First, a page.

Archive through December 26, 2004

Tim's Discussion Board: Tai Ji Quan : Yang Family Hidden Form?: Archive through December 26, 2004
   By Shane on Friday, December 24, 2004 - 06:41 pm: Edit Post

"What we call bad posture is actually correct posture for Tai Chi(traditional, not tai chi in the last 30 years)."

SillyDragon, you're soooooooo oblivious.


   By sleepydragon (Unregistered Guest) on Friday, December 24, 2004 - 06:47 pm: Edit Post

Please enlighten me...

   By Shane on Saturday, December 25, 2004 - 01:31 am: Edit Post

step one- realize you are soooooooo oblivious.

   By Walter Joyce (Unregistered Guest) on Saturday, December 25, 2004 - 07:36 am: Edit Post

My error, Yang Sau Cheung' disciples.

Mr.Ip Tai Tak resides in Hong Kong, Mr. Chu Gin Soon resides in The United States and Mr. Chu King Hong resides in The United Kingdom.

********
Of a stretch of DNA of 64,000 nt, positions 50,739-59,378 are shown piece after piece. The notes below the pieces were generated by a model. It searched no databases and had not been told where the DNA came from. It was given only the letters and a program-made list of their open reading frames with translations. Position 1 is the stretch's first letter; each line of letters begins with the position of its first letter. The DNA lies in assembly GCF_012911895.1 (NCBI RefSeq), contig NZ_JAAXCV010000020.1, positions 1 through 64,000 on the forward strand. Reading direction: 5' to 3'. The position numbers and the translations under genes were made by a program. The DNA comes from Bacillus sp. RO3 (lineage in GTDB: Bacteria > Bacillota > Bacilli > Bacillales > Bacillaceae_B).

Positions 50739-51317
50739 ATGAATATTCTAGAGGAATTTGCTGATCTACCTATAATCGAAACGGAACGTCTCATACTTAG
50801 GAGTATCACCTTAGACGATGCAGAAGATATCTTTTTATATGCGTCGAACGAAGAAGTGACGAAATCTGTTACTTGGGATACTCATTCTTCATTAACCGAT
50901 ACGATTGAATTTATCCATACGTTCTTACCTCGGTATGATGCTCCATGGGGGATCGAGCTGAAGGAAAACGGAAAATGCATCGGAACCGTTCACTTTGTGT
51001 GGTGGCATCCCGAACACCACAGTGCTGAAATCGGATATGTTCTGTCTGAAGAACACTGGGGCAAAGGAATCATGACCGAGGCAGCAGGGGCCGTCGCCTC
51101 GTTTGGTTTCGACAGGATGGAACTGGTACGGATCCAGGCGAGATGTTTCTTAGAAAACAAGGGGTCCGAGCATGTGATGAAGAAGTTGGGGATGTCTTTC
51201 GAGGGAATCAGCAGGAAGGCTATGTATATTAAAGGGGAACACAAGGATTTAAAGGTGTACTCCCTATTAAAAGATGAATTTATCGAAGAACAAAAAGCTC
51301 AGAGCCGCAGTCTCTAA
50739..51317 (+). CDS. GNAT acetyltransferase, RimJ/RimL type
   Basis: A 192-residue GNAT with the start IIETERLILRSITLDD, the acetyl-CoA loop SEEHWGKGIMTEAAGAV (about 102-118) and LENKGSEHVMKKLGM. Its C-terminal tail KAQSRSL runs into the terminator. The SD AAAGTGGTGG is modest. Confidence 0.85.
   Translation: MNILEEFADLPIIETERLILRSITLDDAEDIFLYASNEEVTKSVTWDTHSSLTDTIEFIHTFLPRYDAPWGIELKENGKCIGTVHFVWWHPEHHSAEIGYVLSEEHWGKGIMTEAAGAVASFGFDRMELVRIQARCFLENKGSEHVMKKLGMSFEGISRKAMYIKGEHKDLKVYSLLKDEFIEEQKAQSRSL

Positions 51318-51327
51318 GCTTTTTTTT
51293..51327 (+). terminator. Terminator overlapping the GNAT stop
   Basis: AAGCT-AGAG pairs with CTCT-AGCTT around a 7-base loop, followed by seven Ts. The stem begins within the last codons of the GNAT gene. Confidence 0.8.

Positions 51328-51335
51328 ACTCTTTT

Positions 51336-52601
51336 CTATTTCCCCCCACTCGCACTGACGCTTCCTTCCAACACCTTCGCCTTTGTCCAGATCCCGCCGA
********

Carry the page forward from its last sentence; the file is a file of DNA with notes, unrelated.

By Richard Dunn (Unregistered Guest) on Saturday, December 25, 2004 - 08:46 am: Edit Post

Ip Tai Tak died last spring and Chu King Hung stopped teaching in the UK over 15 years ago. So I presume you trained with Chu Gin Soon. Please remember this is post Cheng Fu simplification as that has been all that has been available in the west, and I presume you practice post Fa Ke (Chen)simplification as that again is all that is available in the west. I think if you are serious you need to look a little deeper.

   By Bob#9 (Unregistered Guest) on Saturday, December 25, 2004 - 10:30 am: Edit Post

Simplification for public consumption has little to do with forms and postures. What is held back is the steps and methods of training. The form is nothing more than an expression of this.

Bad posture is simply bad posture and trying to rationalize it through reference to a structural principle is misguided.